Do you ever receive any negative or hateful comments? If so, how do you cope with it?

Yes, I have gotten quite a few hate comments, especially on my Instagram posts. I usually take constructive criticism in my stride so I can work on improving my poetry, but some comments are just written with the sole intention to hate. That’s why I take such comments with a grain of salt. Just recently, I had posted a photo with my friend on Instagram wishing him, and I remember someone commented that they disliked my poetry and found it very repetitive even though there was no relation to the picture. I just sent them a Diljit Dosanjh song in return. They were so confused. (Laughs) A valuable lesson I have realised over the years is that at the end of the day you cannot please everyone, so focus on your art.

Do you prefer reading literature or writing it?

Honestly, I can’t compare them as both are equally important to me. Some writers write pieces which are meant to be read more than recited or enacted on stage. Theek Tumhare Peeche—a collection of short stories by Manav Kaul cannot be fully appreciated on simply narrating it as each story of 20 to 30 pages needs to be properly read to understand it better. Similarly, when you hear Javed Akhtar reciting his poetry or his ghazals, it is more impactful than just reading it. Ultimately, it all depends on the type of literature you are reading whether it be ghazals which are better heard compared to stories which are more interesting when you read it.

What are your thoughts on the current generation gradually losing interest from Hindi literature?

I am sorry, but I don’t quite agree with this statement as I have noticed that the current generation is quite connected to Hindi literature and are reading it but not in a direct way. They are getting to know about it through the medium of movies and TV shows. Take the web series of Sacred Games or even Paatal Lok for example, a major part of its plot, themes and even episode titles are derived or inspired from Indian mythology. So I believe that today’s youth is connected to it but through different measures in a more modern form. Sometimes, even I write in the Roman language so that my thoughts reach to more number of people and I guess that is how the world works. Change is the only constant on earth, and whenever anything comes up in a new way, there will be some people who will oppose it. Classics like the writings of Mir and Ghalib are incomparable and can not be replicated. Each new generation is writing in their own way for the future generations to read and interpret in their own way.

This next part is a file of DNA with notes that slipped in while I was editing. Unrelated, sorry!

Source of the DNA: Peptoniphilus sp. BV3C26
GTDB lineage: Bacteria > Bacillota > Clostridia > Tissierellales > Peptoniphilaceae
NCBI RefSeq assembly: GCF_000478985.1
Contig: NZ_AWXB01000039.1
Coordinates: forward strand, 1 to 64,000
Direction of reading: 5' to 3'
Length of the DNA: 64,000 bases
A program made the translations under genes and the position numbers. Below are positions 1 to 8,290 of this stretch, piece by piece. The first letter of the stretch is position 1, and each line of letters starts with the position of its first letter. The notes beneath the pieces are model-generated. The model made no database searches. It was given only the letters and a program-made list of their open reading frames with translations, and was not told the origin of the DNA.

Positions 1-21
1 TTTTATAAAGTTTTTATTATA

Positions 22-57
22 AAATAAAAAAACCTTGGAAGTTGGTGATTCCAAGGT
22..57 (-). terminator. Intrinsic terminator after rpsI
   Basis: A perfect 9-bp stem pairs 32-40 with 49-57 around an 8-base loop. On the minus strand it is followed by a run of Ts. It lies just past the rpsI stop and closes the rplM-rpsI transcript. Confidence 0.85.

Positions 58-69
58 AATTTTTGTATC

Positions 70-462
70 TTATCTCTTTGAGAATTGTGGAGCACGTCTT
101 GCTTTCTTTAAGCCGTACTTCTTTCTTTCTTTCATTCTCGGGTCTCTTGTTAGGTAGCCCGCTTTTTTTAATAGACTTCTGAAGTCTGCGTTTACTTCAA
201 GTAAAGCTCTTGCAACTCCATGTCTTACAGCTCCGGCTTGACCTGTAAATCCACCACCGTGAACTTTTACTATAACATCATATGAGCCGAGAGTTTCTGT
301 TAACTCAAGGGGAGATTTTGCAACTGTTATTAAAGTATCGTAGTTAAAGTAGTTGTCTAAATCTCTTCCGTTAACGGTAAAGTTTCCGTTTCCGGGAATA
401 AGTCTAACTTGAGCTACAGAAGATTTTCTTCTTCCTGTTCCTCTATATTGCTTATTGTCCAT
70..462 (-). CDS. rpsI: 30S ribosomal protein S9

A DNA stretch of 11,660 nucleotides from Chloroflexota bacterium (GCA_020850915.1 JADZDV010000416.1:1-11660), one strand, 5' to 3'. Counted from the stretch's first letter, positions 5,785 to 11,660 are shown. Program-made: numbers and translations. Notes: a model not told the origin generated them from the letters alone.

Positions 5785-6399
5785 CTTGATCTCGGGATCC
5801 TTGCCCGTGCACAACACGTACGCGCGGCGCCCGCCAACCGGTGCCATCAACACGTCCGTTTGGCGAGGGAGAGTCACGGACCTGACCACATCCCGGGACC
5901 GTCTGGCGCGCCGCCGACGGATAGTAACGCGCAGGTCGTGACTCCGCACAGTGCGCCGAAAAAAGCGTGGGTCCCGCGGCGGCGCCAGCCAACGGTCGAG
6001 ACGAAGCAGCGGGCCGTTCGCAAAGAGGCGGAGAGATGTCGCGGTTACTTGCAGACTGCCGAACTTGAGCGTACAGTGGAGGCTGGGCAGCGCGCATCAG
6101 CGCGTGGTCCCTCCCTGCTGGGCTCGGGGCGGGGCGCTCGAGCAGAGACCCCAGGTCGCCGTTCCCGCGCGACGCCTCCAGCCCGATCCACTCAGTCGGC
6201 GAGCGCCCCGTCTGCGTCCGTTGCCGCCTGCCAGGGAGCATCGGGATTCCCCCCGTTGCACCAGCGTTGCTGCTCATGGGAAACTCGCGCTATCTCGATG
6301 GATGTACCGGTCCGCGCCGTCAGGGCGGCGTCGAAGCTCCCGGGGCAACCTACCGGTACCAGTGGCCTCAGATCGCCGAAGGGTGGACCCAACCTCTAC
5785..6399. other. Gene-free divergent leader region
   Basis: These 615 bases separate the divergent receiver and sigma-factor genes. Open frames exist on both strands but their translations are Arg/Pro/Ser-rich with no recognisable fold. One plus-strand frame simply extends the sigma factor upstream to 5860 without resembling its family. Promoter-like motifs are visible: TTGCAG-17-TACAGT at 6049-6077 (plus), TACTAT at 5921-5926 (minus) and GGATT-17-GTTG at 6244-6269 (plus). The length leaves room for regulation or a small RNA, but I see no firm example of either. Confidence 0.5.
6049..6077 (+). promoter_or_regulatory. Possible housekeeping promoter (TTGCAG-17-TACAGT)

What advice would you like to give the younger generation who are inclined towards poetry/storytelling?

I want to tell them to keep in mind that whatever you write, it should be honest and come from within. Remember to write for yourself, not for others. Also, whatever you are writing, don’t forget to crosscheck basic grammar and spelling mistakes because sometimes I do make quite a few spelling mistakes in my writing. Lastly, read as much as you can, whether it be books, poetry, movie dialogues or even advertising boards on the street. Read anything that interests you in expanding your vocabulary and brushing up on your skills. In the long run, you will realise how all that you have read will be reflected beautifully in your writing.  Lastly, even if you are studying in a field that doesn’t interest you,  always be on the lookout of avenues to hone and showcase your talent, which you will surely find.

What are your plans for the future?

I still see a very long road ahead of me, where I have no clue what to do or where I’ll go, and I don’t have any footprints to follow. So I am just searching, I’m confused, and I’m happy that I’m confused. You never know what life holds for you, so try not to stress out so much. Nobody has their life planned out, and that’s partly what makes it interesting and full of possibilities. Keep faith in yourself.

Featured Image Credits: Youtube